Friday, October 5, 2007

Oakland Airport Apologizes to Detained Marines: as much as can be expected

A quick review:
  • Back in September 27, 2007, over two hundred soldiers and United States Marines were ordered to get out of their chartered airplane, North American Airlines Flight 1777, and told to wait on the grass, near the baggage trailers.
  • One Marine sent an email to Congress, expressing dissatisfaction with the incident.
  • The email, and more-or-less-accurate copies, started making the rounds on the Internet.
  • Some people said that the incident hadn't happened, and that the email was a fake. After all, there were several versions floating around: so none of them could be real?
  • Members of the U.S. House of Representatives Committee sent a letter, with the [real] email attached, to the Inspector General of the U.S. Department of Transportation.
  • Oakland International Airport admitted that they kept the soldiers and Marines 400 yards away from the Terminal: and the restrooms.
  • Oakland International blamed TSA rules and the charter company.
  • The TSA denied that their regulations were involved.
  • It emerged that the Oakland bureaucrats probably didn't receive, lost, or ignored the flight's paperwork.
That brings us up to this week.

Around Wednesday, Oakland International apologized to the Marines. Sort of.

"We apologize, I apologize to any members of the military that were on this flight and may have experienced some discomfort or perception of disrespect," was what Omar Benjamin said. He's executive director of the Port of Oakland, the outfit that operates the airport.

"There was no disrespect intended," he added.

Even with that "may have experienced ... perceptive of disrespect," I think it's as close to an apology that's likely to come from the Oakland transportation services. The "may have ... perception" business is most likely what an administrator faced with anachronistic, seventies-style, behavior by part of his outfit has to do: Try to put the best face possible on what happened, while not admitting enough to invite lawsuits.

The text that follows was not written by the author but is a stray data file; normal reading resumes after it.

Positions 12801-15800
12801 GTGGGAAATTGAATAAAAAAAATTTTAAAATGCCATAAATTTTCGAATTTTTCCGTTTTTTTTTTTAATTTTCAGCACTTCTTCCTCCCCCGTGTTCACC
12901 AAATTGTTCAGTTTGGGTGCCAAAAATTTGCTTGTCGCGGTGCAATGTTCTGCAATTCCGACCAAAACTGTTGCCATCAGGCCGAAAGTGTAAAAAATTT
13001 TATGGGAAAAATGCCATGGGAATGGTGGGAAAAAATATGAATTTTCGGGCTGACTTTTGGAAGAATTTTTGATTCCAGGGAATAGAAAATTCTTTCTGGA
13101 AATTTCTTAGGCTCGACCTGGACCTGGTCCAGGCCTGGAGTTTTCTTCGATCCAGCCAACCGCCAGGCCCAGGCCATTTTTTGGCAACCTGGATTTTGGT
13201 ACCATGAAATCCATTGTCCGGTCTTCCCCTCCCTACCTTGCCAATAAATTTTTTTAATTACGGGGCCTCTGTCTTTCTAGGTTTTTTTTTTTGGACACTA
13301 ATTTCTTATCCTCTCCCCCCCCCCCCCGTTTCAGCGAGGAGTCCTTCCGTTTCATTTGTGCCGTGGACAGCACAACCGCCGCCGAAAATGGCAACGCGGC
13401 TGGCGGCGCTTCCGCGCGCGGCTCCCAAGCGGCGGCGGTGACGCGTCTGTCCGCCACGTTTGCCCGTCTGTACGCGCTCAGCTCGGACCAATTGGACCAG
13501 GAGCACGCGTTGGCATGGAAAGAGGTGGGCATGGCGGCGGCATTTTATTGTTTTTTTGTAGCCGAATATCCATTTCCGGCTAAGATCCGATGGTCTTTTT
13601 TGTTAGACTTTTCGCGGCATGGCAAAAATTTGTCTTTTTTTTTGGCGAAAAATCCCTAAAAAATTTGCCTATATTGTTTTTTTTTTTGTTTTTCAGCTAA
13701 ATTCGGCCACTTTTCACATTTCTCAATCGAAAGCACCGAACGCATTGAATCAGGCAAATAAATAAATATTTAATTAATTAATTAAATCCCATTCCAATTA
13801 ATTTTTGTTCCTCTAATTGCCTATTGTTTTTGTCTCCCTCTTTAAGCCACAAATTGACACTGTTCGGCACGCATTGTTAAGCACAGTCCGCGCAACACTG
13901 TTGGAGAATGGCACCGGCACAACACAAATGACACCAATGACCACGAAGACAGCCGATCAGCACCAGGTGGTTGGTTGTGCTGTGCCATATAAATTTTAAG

How news services handled this was more interesting.

"Marines Miffed At Airport Mistreatment" is how MSNBC put it, displaying an article from KITV-TV, of Honolulu, HI. I like alliteration, but "Miffed" as a description of "Marines" is not something I'm likely to write. The American Heritage Dictionary defines "miffed" as " 1. A petulant, bad-tempered mood; a huff. 2. A petty quarrel or argument; a tiff."

Petulant? Huff? Tiff? Marines?! I'm inclined to see MSNBC's take on the incident as not entirely sympathetic with the Marines. In a way, I can see the news service's point of view. After all, the Marines were allowed to stand or sit on grass. They'd been in a war zone, so a strip of grass between an active runway and a taxi ramp in Oakland might be considered quite a treat.

Or not.

Here's how I see the way that anti-war/anti-military people and organizations have handled the way American soldiers were treated at Oakland International:
  1. Ignore the incident.
  2. Deny the incident, claim that the emailed report is a fake.
  3. Admit the incident, but blame someone else.
  4. Trivialize the incident.
Unfair? Maybe. But: Miffed Marines?! It's hard not to regard that as a deprecatory statement.

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In short, It is my opinion that some of the resources in this blogroll are neither accurate, nor unbiased. I do, however, believe that they are useful in understanding the War on Terror, the many versions of Islam, terrorism, and related topics.